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Flashcards / Social Science / Criminology and Criminal Justice / CRIMJ 220 Exam Two: Right to Counsel Cases

CRIMJ 220 Exam Two: Right to Counsel Cases

CRIMJ 220 Exam Two: Right to Counsel Cases

Description

School: Pennsylvania State University Altoona
Department: Criminology and Criminal Justice
Course: Courts
Professor: Mary probst
Term: Spring 2019
Tags: cases, CRIMJ220, PSUA, and courts
Cost: 25
Name: CRIMJ 220 Exam Two: Right to Counsel Cases
Description: Exam two flashcard
Uploaded: 03/11/2019
18 Pages 29 Views 0 Unlocks
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Alabama v. Shelton (2002)

Indigent entitled to a court-appointed attorney, even if facing only a suspended jail term for a minor charge (non-felony criminal proceedings)

Argersinger v. Hamlin (1972)

Indigent defendants must be provided with attorneys when facing misdemeanor and petty charges that may result in incarceration

Sixth Amendment (1791)

A constitutional amendment designed to protect individuals accused of crimes. It includes the right to counsel, the right to confront witnesses, and the right to a speedy and public trial.

Powell v. Alabama (1932)

Court ruled that state governments must provide counsel in cases involving the death penalty to those who can't afford it

Johnson v. Zerbst (1938)

Indigent defendants must be provided with attorneys when facing serious charges in federal court.

Betts v. Brady (1942)

Established that state governments did not have to provide lawyers to indigent defendants in a non-capital cases

Gideon v. Wainwright (1963)

Extends to the defendant the right of counsel in all state and federal criminal trials regardless of their ability to pay. (Betts overruled)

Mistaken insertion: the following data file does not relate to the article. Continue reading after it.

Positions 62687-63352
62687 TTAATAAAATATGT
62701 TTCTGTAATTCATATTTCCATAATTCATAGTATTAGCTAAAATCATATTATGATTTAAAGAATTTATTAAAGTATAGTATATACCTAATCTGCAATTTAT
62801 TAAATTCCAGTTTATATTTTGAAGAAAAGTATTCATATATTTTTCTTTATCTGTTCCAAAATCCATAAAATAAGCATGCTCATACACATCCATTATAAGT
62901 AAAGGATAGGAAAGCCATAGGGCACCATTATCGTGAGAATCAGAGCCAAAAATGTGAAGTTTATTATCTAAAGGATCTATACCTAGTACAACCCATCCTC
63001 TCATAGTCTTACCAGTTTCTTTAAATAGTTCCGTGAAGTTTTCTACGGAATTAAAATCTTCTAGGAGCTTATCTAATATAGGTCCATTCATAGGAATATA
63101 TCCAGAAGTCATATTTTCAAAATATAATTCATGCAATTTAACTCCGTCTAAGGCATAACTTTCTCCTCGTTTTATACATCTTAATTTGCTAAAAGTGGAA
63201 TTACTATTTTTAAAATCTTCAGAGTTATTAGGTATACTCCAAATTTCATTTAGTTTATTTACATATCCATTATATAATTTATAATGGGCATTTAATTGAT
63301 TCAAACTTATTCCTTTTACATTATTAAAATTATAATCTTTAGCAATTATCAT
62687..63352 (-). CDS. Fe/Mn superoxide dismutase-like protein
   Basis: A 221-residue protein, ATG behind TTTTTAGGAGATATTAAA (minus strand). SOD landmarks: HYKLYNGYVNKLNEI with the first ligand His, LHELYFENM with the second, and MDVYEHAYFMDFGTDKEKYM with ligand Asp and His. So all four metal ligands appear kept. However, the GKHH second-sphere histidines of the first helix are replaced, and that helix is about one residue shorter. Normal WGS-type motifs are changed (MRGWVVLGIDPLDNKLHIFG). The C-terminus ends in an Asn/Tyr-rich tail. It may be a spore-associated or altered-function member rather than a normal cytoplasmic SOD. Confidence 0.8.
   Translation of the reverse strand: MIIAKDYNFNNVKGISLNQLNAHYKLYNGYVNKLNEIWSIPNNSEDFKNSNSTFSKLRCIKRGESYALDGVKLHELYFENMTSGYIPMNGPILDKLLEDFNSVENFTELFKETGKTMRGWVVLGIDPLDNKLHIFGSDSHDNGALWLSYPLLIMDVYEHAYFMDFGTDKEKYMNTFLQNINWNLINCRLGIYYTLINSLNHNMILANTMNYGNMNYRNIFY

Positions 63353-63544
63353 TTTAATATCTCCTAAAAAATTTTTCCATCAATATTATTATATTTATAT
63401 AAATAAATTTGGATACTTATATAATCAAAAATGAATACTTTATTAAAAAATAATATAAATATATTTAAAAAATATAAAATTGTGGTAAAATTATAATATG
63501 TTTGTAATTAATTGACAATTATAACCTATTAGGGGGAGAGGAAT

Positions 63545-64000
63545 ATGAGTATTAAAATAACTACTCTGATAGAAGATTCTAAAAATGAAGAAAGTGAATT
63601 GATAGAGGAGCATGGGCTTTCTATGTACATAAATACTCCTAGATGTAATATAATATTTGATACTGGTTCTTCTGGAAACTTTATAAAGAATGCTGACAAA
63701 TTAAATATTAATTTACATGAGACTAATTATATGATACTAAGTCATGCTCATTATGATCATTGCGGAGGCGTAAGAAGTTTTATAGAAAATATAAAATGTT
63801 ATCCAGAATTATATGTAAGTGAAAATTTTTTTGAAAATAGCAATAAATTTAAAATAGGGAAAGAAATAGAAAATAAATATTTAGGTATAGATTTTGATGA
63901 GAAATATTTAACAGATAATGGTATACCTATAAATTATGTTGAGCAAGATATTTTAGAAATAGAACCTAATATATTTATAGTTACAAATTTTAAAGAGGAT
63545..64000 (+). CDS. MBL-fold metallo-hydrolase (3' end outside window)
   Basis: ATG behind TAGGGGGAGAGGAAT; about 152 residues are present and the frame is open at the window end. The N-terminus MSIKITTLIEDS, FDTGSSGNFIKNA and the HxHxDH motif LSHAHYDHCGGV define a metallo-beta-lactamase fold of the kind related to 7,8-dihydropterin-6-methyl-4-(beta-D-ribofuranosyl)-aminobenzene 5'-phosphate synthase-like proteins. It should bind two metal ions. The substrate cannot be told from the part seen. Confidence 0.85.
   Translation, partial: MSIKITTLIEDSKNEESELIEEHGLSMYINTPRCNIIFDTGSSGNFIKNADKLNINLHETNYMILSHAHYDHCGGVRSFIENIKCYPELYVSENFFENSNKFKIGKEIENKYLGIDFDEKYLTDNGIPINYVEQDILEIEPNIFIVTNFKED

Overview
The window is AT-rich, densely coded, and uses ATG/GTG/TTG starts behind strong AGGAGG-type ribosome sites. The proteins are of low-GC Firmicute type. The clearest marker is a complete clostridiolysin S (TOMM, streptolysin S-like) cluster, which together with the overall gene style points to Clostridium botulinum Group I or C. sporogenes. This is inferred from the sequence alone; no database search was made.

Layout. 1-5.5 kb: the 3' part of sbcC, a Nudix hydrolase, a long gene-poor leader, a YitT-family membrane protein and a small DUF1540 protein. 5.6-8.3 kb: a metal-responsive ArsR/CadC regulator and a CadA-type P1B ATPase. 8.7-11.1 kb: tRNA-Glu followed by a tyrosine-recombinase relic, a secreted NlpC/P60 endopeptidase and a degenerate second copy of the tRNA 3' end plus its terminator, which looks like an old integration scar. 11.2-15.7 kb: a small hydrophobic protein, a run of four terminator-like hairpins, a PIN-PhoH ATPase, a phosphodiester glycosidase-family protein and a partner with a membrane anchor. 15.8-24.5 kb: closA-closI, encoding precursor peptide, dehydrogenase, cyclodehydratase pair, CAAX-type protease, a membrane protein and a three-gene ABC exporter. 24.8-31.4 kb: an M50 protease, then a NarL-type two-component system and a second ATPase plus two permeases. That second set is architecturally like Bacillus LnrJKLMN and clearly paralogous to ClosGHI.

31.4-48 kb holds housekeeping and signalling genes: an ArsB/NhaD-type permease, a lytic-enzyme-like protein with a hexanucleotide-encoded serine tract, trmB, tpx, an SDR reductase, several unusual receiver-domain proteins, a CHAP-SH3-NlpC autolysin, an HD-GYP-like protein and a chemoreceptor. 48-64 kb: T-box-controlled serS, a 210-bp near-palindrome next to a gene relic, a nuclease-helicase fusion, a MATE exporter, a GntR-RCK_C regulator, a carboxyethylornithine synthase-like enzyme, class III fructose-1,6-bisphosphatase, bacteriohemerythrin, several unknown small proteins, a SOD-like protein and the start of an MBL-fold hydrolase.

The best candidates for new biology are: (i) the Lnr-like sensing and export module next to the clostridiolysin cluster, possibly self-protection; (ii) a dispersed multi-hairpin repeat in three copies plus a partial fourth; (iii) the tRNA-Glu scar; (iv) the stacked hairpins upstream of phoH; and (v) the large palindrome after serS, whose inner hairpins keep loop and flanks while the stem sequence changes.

Douglas v. California (1963)

Indigent defendants must be provided with attorneys for their first appeal

In re Gault (1967)

juveniles have the right to counsel, to confront and examine accusers, and to have adequate notice of charges when confinement is a possible punishment

Faretta v. California (1975)

Defendants have the right to self-representation.

Scott v. Illinois (1979)

If there is no possibility of confinement, the Sixth Amendment right to counsel does not apply (particularly if the guilty faces only paying a fine)

To show that ineffective assistance of counsel violated the right to counsel, defendants must prove that the attorney committed specific errors that affected the outcome of the case

Halbert v. Michigan (2005)

The failure of an inexperienced defense attorney to conduct a reasonable investigation of the defendant's troubled personal background constituted ineffective assistance of counsel.

Schriro v. Landrigan (2007)

During the penalty phase of a death penalty trial, the defendant refused to allow his attorney to present mitigating evidence about organic brain damage. The defendant was not denied effective assistance of counsel under Strickland.

Indiana v. Edwards (2008)

A mentally ill defendant who is nonetheless competent to stand trial is not necessarily competent to dispense with a lawyer and represent himself.

Padilla v. Kentucky (2010)

Failing to inform one's client that a plea carries a risk of deportation constitutes ineffective assistance of counsel under Strickland.

Missouri v. Frye and Lafler v. Cooper(2012)

Defense counsel has the duty to communicate formal offer from the prosecution to accept a plea on terms and conditions that may be favorable to the accused, and defendants have a right to competent advice from a lawyer on whether to accept or reject such an offer.

Luis v. United States (2016)

The pretrial freeze of a criminal defendant's legitimate assets- those untainted by any connection to alleged crimes- violates the Sixth Amendment right to counsel since those funds must be available to a defendant to hire defense counsel of choice